Feminism and Christian Tradition: An Annotated Bibliography and Critical Introduction to the Literature

By Mary-Paula Walsh | Go to book overview

10
Feminist Biblical Studies

Perhaps one of the most developed of the feminist theological literatures, the sources in feminist biblical studies are, for all intents and purposes, limitless. This chapter samples the feminist biblical literature with early studies reflecting both the critique of patriarchy and the recovery of women's experience within the biblical texts (e.g., Trible's early work "356"), and selected recent studies reflecting various strategies both to disclose feminist biblical insight (e.g., "372", "375", "383", "385", "398") and challenge established androcentric scholarship, whether fundamentalist "401" or symbolic "414". By way of chapter overview, reference works are presented first, with topical literatures then following and including: (1) feminist and womanist hermeneutical literatures; (2) selected feminist works in "Old" and "New" Testament perspectives; and last, the literature highlighting tensions between "biblical theology" generally and feminist biblical theology specifically. Among the more quoted sources here are: (1) Rosemary Radford Ruether's discussion of biblical hermeneutics as a process of creative interaction between traditional biblical prophetic and contemporary feminist perspectives "366" and Elisabeth Schüssler Fiorenza's discussion of "women-church" as a hermeneutical center for biblical interpretation "369". Other noted sources (as well as helpful overviews) are indicated throughout the chapter. Two final notes: First, it cannot be stressed strongly enough that the entries of this chapter focus on grounding and exemplary works defining the scope and frameworks of feminist biblical studies. Second, it must be noted that while feminist biblical studies is perhaps one of the most productive of the feminist theological literatures (across vitually all denominaions), it has not been without its critics, and especially so in the light of society's backlash against the feminist movement. See Faludi "822" for the discussion of this backlash and see Achtemeier "838", Stroup "844", and Witherington ("846, 847, 848") as examples of the biblical antifeminism that reflects and supports it.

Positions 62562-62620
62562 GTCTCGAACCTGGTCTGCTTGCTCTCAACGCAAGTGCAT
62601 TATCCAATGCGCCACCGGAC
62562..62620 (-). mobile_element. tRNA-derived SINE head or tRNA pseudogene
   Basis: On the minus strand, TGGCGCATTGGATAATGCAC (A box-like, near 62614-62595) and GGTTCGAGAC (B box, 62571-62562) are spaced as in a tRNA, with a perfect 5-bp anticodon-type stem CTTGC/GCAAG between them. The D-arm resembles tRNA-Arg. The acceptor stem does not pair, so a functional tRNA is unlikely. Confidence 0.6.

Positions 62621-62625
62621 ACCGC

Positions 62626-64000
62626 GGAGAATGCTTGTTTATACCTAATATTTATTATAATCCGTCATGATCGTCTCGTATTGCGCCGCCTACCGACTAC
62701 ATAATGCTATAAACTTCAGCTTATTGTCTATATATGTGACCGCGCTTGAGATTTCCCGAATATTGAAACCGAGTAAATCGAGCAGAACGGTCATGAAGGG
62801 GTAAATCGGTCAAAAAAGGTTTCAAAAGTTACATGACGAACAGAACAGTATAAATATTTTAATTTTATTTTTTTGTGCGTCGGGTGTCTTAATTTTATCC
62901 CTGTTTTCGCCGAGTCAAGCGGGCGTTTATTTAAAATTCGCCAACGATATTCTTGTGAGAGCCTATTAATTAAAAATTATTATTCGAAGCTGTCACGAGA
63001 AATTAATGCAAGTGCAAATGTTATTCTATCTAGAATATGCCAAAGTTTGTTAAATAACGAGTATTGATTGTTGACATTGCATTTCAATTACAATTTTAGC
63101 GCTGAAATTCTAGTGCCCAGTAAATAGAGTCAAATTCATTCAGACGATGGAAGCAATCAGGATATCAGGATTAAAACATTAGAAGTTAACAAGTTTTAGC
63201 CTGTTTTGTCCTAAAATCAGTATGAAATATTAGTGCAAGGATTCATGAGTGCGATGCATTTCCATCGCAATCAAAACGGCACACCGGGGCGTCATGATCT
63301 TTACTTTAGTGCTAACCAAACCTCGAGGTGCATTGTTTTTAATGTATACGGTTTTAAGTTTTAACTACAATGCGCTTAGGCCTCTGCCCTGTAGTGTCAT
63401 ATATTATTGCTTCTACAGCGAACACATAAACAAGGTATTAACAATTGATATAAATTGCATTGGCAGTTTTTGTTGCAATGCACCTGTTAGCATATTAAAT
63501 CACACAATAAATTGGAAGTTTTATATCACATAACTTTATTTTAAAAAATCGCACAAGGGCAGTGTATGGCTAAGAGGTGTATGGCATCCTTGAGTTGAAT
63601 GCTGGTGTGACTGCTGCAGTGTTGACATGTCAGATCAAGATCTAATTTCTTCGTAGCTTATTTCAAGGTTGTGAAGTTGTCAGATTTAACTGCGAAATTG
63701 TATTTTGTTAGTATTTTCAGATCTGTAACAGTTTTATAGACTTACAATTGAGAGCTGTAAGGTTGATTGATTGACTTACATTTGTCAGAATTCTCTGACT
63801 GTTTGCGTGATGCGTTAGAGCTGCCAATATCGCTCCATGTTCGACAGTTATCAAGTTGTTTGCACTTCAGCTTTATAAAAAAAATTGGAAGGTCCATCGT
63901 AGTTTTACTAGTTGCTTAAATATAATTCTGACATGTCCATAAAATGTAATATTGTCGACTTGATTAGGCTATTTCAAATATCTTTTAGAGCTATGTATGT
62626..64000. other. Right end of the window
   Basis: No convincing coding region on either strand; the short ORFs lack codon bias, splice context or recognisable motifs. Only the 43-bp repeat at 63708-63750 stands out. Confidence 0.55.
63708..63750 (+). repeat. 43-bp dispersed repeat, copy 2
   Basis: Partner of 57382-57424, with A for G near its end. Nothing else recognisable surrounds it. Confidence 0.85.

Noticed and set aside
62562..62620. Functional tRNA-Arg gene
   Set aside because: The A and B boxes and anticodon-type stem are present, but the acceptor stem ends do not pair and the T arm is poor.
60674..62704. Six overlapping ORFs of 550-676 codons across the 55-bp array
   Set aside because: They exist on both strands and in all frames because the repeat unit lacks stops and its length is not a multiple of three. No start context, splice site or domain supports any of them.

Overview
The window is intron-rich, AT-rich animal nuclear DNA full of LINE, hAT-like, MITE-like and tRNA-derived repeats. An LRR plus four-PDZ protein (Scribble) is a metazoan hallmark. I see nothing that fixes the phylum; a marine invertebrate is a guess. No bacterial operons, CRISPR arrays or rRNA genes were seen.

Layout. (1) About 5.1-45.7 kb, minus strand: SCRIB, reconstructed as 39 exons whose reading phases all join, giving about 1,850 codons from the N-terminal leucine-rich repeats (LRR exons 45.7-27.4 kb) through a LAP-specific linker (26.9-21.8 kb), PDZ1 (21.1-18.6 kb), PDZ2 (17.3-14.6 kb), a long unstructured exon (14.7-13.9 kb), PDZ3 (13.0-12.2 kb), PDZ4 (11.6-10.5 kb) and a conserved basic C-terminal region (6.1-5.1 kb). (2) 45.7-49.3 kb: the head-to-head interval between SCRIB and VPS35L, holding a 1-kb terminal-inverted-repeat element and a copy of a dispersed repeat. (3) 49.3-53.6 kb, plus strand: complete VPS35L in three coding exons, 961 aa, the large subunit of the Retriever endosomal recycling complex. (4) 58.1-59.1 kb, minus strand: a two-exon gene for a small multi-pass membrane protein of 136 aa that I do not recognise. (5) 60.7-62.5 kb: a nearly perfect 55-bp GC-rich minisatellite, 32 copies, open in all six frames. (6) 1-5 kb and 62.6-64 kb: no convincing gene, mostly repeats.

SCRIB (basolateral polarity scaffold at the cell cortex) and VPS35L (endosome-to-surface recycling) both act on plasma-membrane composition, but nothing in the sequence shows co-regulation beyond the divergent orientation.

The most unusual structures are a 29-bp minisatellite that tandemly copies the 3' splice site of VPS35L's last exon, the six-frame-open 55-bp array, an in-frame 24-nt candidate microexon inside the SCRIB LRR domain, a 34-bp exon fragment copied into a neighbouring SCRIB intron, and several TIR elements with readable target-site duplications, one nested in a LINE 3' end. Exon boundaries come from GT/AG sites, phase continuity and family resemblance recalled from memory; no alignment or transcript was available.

A. Reference and Resources

1. Reference Works and General Bibliography

"342" Gruber, Mayer L. Women in the Biblical World: A Study Guide. Lanham, MD: Scarecrow Press, 1995.

This is the first in a projected two volume series, and according to its author, "This Guide is meant to provide scholars, clergy, seminarians, college students and all other interested people access to books and articles--both technical and semi-popular--which shed light on women in antiquity in Israel and Judah and the surrounding countries, which play a roleSn the entire corpus of sacred literature commonly called 'The Bible.' … "Moreover"… The first volume is meant to provide access to books and articles, which shed light on women in the world of Hebrew Scripture, which is commonly called 'The Old Testament' … "while the second volume will shed"… light on women in

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